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euphoria

euphoria The French novelist, Michel Tournier, believed that euphoria carried within its etymology the key to a fundamental transformation in the Western conception of the self. The word, which is now interpreted as little more than a feeling of light-headedness or a general sensation of well-being, originally occupied a much more moral position. Its Greek root of eu, meaning goodness, happiness, or contentment, and phoria, signifying the act of carrying, reveal a more effort-bound situation in which the individual supports happiness or bears themself with joy. The etymology suggests that contentment and joy are states demanding a persistent and active engagement. Tournier draws a parallel with the coterminous etymology of Christopher, from the martyred giant who achieved his sainthood by carrying Christ.

This idea of euphoria as a state achieved through effort and activity has now largely disappeared. With the advent of Christianity and the rise of Calvinism, in particular, a more passive view of the self and its emotions has emerged. Euphoria is now regarded as a state which overwhelms the personality. In medical terms euphoria is defined as a form of mood elevation inappropriate to circumstances, brought on by diseases of the nervous system such as syphilis or multiple sclerosis. In religious terms it connotes the epiphanies and awakenings of passive soul. The American psychologist, William James, described the state as one ‘in which the will to assert ourselves and hold our own has been displaced by a willingness to hold our mouths and be as nothing in the floods and waterspouts of God.’ James offered his own explanation for this connection between euphoria and passivity, arguing that the emotion emerged only when the self gave up its struggle with the world and instead surrendered to the uprushes of the subconscious life.

In recent years, a middle way has emerged between the active and passive models of euphoria. The growing use of euphoriant drugs such as MDMA (‘ecstasy’) and MDEA (‘eve’) has encouraged a new perspective in which the emotional life is seen as the passive product of the brain's biochemistry whilst the self maintains the familiar control and discrimination of the modern consumer.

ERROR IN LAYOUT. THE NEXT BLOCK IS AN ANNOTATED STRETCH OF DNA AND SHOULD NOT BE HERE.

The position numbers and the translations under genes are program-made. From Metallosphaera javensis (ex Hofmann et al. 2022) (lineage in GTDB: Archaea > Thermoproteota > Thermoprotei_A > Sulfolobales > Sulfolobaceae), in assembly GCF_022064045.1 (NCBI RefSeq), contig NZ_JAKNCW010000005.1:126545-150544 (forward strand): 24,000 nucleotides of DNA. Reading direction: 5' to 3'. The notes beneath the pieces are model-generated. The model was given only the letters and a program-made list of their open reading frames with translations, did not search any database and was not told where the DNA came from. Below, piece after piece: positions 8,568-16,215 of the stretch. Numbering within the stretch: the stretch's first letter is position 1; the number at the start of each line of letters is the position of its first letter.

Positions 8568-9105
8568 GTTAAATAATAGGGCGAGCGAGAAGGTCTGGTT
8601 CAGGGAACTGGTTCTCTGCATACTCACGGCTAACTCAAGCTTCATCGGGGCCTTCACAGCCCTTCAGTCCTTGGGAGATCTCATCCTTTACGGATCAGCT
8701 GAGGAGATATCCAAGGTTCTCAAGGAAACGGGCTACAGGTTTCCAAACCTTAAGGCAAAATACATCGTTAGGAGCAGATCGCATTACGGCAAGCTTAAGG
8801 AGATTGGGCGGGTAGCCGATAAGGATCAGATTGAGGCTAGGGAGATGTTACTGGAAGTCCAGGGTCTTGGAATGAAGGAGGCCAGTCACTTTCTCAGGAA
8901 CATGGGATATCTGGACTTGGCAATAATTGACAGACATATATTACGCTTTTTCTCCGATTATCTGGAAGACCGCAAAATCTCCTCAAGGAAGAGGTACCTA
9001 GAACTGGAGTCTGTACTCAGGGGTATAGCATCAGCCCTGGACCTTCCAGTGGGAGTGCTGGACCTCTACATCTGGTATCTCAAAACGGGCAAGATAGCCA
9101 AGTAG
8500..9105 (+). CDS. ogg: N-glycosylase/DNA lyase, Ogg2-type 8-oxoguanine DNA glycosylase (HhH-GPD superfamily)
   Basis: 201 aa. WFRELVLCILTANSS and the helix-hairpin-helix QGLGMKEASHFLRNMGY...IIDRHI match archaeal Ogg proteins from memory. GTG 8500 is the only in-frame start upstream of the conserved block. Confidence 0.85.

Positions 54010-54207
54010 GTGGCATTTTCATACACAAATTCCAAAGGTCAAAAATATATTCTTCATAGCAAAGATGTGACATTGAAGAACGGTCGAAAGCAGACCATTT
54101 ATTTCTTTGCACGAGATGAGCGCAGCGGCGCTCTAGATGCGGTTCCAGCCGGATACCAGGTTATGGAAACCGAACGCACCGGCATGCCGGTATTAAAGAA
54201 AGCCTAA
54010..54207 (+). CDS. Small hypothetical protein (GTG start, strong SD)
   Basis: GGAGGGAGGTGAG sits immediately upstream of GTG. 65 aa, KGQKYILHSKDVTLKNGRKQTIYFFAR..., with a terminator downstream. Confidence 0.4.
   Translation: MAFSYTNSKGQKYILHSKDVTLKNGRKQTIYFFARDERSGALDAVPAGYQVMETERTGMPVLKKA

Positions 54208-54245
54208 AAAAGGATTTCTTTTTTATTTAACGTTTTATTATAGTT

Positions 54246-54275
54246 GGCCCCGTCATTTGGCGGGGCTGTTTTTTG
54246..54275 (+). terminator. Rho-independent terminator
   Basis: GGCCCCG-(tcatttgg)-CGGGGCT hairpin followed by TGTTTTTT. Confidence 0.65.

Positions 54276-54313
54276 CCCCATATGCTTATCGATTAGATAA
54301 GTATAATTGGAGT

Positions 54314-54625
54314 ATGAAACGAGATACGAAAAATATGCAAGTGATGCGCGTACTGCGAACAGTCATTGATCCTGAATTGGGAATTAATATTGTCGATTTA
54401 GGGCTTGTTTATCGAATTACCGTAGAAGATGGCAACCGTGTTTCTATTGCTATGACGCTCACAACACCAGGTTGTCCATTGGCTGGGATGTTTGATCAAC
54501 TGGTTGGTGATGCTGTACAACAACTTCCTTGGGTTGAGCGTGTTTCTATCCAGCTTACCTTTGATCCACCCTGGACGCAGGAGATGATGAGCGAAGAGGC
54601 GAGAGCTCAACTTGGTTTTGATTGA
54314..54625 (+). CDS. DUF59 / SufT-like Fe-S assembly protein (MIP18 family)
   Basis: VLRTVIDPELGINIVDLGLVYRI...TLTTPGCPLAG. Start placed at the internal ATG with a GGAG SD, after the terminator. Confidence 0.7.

In medical terms, as well as its association with such drugs, euphoria, defined as mood elevation inappropriate to the circumstances, may accompany mental illness and diseases affecting the nervous system, such as syphilis and multiple sclerosis.

Rhodri Hayward


See also emotion; pleasure.

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euphoria

eu·pho·ri·a / yoōˈfôrēə/ • n. a feeling or state of intense excitement and happiness: the euphoria of success will fuel your desire to continue training.

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Euphoria

Euphoria (family Sapindaceae) A genus of trees and shrubs that includes E. longana which is cultivated for its fruit, the longan. There are 15 species, occurring from India and southern China to Malesia.

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euphoria

euphoria (yoo-for-iă) n. a state of cheerfulness and wellbeing. A morbid degree of euphoria is characteristic of mania and hypomania. See also ecstasy, elation.

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euphoria

euphoriabarrier, carrier, farrier, harrier, tarrier •Calabria, Cantabria •Andrea • Kshatriya • Bactria •Amu Darya, aria, Zaria •Alexandria •Ferrier, terrier •destrier •aquaria, area, armamentaria, Bavaria, Bulgaria, caldaria, cineraria, columbaria, filaria, frigidaria, Gran Canaria, herbaria, honoraria, malaria, pulmonaria, rosaria, sacraria, Samaria, solaria, tepidaria, terraria •atria, gematria •Assyria, Illyria, Styria, SyriaLaurier, warrior •hypochondria, mitochondria •Austria •auditoria, ciboria, conservatoria, crematoria, emporia, euphoria, Gloria, moratoria, phantasmagoria, Pretoria, sanatoria, scriptoria, sudatoria, victoria, Vitoria, vomitoria •Maurya •courier, Fourier •currier, furrier, spurrier, worrier •Cumbria, Northumbria, Umbria •Algeria, anterior, bacteria, Bashkiria, cafeteria, criteria, cryptomeria, diphtheria, exterior, hysteria, Iberia, inferior, interior, Liberia, listeria, Nigeria, posterior, Siberia, superior, ulterior, wisteria •Etruria, Liguria, Manchuria, Surya

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